Frequently Asked Questions

- What file formats are accepted?
Nifti images (.nii and .nii.gz) are accepted. Earlier LINDA versions did not accept other formats, but now any format can be read. Note that the Analyze format has unclear left-right orientation.
- Can I use it with right hemispheric lesions?
Yes, but you need to flip the L-R orientation before. After that, the prediction will work just as well.
- Can I use it with bilateral lesions?
It will likely be less accurate. One of the features LINDA uses is the left-right signal asymmetry.
- Can I use it to segment acute and subacute stroke lesions?
No, the current model is trained only on chronic stroke patients. It might be possible to segment acute stroke with models trained on acute data.
- Can I use other images: FLAIR, T2, DWI?
No, the existing model accepts only T1w. In principle, additional models can be built from other modalities (T2, FLAIR, DWI).
- Can I train a model with my own data?
This is perfectly doable, but the training script is not available online (needs some work to adapt it for widepsread use). If you want the example script used for the current model, I can send it easily, just contact me.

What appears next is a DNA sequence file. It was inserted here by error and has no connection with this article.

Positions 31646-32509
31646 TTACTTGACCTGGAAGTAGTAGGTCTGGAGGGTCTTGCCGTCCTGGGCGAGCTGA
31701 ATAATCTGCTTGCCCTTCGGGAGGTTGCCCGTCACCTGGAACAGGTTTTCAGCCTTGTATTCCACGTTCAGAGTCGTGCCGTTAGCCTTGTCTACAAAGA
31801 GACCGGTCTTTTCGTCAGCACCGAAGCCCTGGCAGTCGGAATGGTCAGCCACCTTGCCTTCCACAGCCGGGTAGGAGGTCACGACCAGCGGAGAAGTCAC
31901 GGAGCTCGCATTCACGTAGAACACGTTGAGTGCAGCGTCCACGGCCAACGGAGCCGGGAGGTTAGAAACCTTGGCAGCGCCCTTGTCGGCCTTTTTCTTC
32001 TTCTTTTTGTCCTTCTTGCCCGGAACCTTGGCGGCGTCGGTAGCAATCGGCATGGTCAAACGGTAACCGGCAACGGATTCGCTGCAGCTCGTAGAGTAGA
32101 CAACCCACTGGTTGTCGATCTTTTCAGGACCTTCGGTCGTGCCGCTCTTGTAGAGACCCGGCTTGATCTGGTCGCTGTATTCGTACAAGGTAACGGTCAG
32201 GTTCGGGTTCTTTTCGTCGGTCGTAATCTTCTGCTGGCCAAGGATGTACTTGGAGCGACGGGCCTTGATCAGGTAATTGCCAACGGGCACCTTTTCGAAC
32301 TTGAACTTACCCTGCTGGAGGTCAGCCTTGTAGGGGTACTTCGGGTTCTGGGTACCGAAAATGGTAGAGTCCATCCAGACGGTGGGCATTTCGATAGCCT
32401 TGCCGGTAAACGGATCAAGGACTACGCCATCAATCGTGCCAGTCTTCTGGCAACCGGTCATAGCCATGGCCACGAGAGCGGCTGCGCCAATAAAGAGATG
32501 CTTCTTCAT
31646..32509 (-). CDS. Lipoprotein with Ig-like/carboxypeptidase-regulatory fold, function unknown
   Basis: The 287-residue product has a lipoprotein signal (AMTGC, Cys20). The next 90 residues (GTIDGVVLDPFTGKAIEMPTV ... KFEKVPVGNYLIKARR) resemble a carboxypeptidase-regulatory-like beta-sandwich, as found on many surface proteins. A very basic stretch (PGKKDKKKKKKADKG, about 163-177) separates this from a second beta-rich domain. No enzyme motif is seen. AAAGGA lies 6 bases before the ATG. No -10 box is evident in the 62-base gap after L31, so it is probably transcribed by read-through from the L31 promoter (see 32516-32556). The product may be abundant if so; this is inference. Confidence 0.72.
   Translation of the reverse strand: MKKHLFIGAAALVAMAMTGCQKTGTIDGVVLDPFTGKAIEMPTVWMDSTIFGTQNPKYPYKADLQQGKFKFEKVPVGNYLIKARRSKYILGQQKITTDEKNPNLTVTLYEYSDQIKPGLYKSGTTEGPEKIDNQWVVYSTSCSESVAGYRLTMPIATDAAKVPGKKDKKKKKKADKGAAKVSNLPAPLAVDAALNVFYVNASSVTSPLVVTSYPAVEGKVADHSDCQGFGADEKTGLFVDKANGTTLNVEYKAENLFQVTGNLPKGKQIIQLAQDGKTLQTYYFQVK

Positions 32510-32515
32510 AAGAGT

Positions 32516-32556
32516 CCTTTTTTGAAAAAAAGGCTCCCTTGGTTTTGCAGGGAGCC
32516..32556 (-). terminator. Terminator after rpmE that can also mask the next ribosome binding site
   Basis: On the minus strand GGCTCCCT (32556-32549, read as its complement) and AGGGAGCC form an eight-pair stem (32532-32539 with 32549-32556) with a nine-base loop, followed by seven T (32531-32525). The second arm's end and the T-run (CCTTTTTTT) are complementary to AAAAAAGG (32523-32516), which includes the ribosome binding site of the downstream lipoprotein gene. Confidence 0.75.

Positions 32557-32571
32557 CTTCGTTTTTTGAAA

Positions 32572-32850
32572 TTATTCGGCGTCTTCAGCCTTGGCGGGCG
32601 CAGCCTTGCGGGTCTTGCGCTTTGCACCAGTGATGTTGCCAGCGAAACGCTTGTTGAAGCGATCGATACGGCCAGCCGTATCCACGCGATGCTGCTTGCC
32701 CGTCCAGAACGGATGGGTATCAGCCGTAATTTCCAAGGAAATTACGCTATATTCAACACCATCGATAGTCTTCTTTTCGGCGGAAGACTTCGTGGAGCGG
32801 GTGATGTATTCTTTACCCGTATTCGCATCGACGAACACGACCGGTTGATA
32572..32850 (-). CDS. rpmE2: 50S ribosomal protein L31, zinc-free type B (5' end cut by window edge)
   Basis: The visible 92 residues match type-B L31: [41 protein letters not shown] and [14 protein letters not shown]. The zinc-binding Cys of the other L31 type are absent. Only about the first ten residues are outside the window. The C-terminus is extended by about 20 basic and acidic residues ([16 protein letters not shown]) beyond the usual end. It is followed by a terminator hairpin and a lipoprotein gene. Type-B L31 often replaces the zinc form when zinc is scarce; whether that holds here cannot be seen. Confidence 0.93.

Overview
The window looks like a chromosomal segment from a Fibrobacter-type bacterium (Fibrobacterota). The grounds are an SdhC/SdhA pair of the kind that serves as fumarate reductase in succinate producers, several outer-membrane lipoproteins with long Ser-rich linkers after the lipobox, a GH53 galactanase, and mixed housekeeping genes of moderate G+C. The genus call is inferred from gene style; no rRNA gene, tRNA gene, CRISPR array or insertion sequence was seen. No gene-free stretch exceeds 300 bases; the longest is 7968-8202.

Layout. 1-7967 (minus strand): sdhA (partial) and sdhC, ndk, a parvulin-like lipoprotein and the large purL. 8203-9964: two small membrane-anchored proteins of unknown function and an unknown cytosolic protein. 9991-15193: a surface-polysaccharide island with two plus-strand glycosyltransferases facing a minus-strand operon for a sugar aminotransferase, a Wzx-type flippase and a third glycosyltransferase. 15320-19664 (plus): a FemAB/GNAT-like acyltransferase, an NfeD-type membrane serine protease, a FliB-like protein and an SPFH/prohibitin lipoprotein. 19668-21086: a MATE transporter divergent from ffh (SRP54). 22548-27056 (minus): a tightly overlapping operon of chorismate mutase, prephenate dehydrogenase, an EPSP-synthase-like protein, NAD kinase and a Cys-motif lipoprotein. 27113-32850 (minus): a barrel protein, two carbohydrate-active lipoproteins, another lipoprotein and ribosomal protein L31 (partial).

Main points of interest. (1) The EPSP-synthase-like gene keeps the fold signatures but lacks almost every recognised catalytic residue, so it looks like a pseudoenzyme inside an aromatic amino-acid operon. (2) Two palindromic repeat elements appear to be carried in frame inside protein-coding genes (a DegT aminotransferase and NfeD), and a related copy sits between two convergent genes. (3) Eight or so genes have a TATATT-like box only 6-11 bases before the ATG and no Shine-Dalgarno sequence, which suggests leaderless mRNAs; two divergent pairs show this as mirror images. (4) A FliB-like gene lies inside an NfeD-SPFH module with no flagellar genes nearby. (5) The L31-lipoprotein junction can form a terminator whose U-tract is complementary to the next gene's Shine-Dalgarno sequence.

- Can I use LINDA to obtain registrations in MNI?
The transfer in MNI is obtained by concatenating transformations “Subject” -> “Penn Template” -> “ch2 MNI template”. Thus there are two sources of potential error. The second source of error is fixed for all subjects because our template has always the same registration on MNI. However, a fixed error is always an error. If you really want precise registration on MNI, I advise to register directly the subject to an MNI template (possibly using a group MNI template rather than the ch2).
- Will you maintain LINDA and publish new models in the future?
There is no plan, time, or funding to do this at this time. If other researchers want to contribute, this can be done easily because LINDA is open source.


The best way to keep track of bugs or failures is to open a New Issue on the Github system. If the algorithm proceeds without errors but the automatic segmentation is erroneous, please send (i) your T1 image and (ii) the segmentation produced by LINDA in native space. Try also overlaying Mask.lesion*.nii.gz files on the T1 to check whether the brain mask is wrong somewhere.

Subscribe to to send support requests and get notified of new versions.


Dorian Pustina
John Muschelli

Other software for lesion studies

Check out the LESYMAP package for lesion to symptom mapping: